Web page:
Recent and Forthcoming Early Modern Events

Summer Term 2018


THURSDAY 3 MAY

> Digital Humanities Training Event: Mapping with the DECIMA Project
Led by Nick Terpstra (Toronto) and Colin Rose (Brock University, Canada) who run the DECIMA project, a GIS archive-based study of early modern Florence.
Digital Humanities Lab, Seminar Room 1, 10.30-12.30pm.

The workshop will explore mapping and analysis through the DECIMA resource. Aimed at staff and students curious about geospatial approaches in humanities research - no previous experience required. Numbers for this event are limited so please sign up through this link.

> CEMS Mini-Symposium: Mapping people and places in the early modern world
Digital Humanities Lab, Seminar Room 1, 1.30-5pm.

Confirmed speakers include: Nick Terpstra (Toronto), Ruth Ahnert  (Queen Mary’s, University of London) and Sebastian Ahnert (Cambridge), as well as our very own Richard Ward, Ayesha Mukherjee, Dana Durkee and Fabrizio Nevola. As the title suggests our theme will explore how digital humanities approaches of GIS/mapping and networks analysis are being applied to early modern studies. A coffee break will be provided. Download the full Digital Humanities Mini Symposium programme.

 

WEDNESDAY 9 MAY

> Digital Humanities Training Event: GIS for Early Modern Studies, led by Patricia Murrieta-Flores (Lancaster).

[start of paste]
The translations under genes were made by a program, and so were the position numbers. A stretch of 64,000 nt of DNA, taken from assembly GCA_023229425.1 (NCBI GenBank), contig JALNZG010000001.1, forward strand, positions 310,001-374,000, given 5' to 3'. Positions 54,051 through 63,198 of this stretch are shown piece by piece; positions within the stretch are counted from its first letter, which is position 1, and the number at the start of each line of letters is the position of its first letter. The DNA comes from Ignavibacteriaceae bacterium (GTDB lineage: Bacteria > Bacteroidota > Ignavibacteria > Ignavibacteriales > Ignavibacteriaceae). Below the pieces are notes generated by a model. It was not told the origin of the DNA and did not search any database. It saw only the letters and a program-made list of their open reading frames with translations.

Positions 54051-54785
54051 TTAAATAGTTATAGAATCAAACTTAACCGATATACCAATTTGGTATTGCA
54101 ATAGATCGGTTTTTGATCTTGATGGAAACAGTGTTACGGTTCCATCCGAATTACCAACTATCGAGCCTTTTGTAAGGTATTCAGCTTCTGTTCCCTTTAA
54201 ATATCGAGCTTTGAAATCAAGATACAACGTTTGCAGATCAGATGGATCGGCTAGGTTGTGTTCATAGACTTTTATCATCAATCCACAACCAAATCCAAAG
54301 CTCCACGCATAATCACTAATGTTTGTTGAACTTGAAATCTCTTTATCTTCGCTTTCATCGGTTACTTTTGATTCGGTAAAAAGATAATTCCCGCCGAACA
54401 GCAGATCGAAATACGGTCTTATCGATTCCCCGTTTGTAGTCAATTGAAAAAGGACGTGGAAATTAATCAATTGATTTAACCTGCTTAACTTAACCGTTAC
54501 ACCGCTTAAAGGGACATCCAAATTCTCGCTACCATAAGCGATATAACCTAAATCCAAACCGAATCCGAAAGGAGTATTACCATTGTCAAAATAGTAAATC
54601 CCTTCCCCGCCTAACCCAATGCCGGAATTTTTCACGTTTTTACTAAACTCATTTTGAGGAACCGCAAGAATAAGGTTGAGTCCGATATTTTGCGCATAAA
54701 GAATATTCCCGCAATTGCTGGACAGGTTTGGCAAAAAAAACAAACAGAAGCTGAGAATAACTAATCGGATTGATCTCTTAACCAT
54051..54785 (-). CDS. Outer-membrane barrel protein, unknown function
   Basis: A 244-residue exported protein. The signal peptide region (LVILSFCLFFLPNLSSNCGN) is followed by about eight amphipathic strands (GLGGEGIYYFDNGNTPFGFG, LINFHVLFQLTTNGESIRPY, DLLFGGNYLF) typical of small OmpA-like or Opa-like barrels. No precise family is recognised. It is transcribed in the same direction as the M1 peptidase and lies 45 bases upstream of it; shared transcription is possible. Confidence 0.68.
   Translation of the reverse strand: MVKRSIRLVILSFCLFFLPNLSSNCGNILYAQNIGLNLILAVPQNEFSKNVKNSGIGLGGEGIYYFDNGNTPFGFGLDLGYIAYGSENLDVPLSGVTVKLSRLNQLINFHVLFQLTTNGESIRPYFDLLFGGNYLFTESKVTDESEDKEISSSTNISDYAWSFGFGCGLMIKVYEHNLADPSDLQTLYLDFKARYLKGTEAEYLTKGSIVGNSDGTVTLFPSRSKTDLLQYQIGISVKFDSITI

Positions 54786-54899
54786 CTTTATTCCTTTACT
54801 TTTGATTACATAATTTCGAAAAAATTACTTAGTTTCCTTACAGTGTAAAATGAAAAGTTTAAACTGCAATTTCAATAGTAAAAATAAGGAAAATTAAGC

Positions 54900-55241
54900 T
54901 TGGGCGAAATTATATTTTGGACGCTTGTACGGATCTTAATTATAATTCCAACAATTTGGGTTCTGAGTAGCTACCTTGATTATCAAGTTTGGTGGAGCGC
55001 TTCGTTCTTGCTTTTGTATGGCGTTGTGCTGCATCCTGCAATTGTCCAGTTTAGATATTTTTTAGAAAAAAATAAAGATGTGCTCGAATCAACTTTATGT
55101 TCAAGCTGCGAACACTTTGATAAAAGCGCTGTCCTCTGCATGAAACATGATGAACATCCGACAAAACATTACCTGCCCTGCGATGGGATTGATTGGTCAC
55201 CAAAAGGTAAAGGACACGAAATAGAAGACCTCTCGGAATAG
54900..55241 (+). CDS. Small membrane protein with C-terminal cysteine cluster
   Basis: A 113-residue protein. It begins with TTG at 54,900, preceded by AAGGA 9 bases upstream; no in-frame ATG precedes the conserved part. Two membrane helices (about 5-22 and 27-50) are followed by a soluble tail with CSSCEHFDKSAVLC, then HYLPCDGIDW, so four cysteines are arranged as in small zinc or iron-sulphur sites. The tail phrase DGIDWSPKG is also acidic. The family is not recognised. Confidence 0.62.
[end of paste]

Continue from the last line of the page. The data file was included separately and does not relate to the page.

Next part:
Digital Humanities Lab Seminar Room 1, 10.00-2pm.

Patricia Murrieta-Flores is the Co-Director of the Digital Humanities Hub at Lancaster University. This training workshop will be useful for anyone curious about using GIS (geographic information systems) in their own research, or who wants to find out about the possibilities opened up by geospatial approaches more generally. No previous experience required! Numbers for this event are limited so please sign up today through this link. In the event of full capacity, preference will be given to PGR/PGT students.

> CEMS Seminar Series: Patricia Murrieta-Flores (Lancaster)
'After ‘they’ arrived: the redefinition of Mesoamerican geographies and the indigenous voices in the mapping of New Spain'.
Digital Humanities Lab, Seminar Room 1, 3.30-5pm.

 

WEDNESDAY 23 and THURSDAY 24 MAY

> CEMS Postgraduate Conference 2018: Space, Place and Interface
The third annual CEMS postgraduate conference has a rich line-up, including keynote speakers Vanessa Harding (Birkbeck) and Chris Laoutaris (Birmingham). More details here.

 

WEDNESDAY 30 MAY

> Digital Humanities Training Event led by Adam Crymble (Hertfordshire)
'The Digital Thesis: Managing your Data and Preparing it for Submission'.
Digital Humanities Lab, Seminar Room 1, 10.30-12.30pm.

This training workshop will be useful for both PGRs and staff who are (or will be) supervising PGRs in the Humanities. The data created by postgraduate researchers in the Humanities is increasingly in an electronic format — from Excel spreadsheets to 3D modelling. Knowing how to effectively manage electronic data and prepare it for submission is therefore essential. This workshop will provide introductory, hands-on training in data management specifically tailored for PGRs and their supervisors. Numbers for this event are limited so please sign up through this link.

> CEMS Seminar Series: Adam Crymble (Hertfordshire)
'Digital Approaches to the History of Migration in Eighteenth-Century Britain'.
Digital Humanities Lab, Seminar Room 1, 3.30-5pm.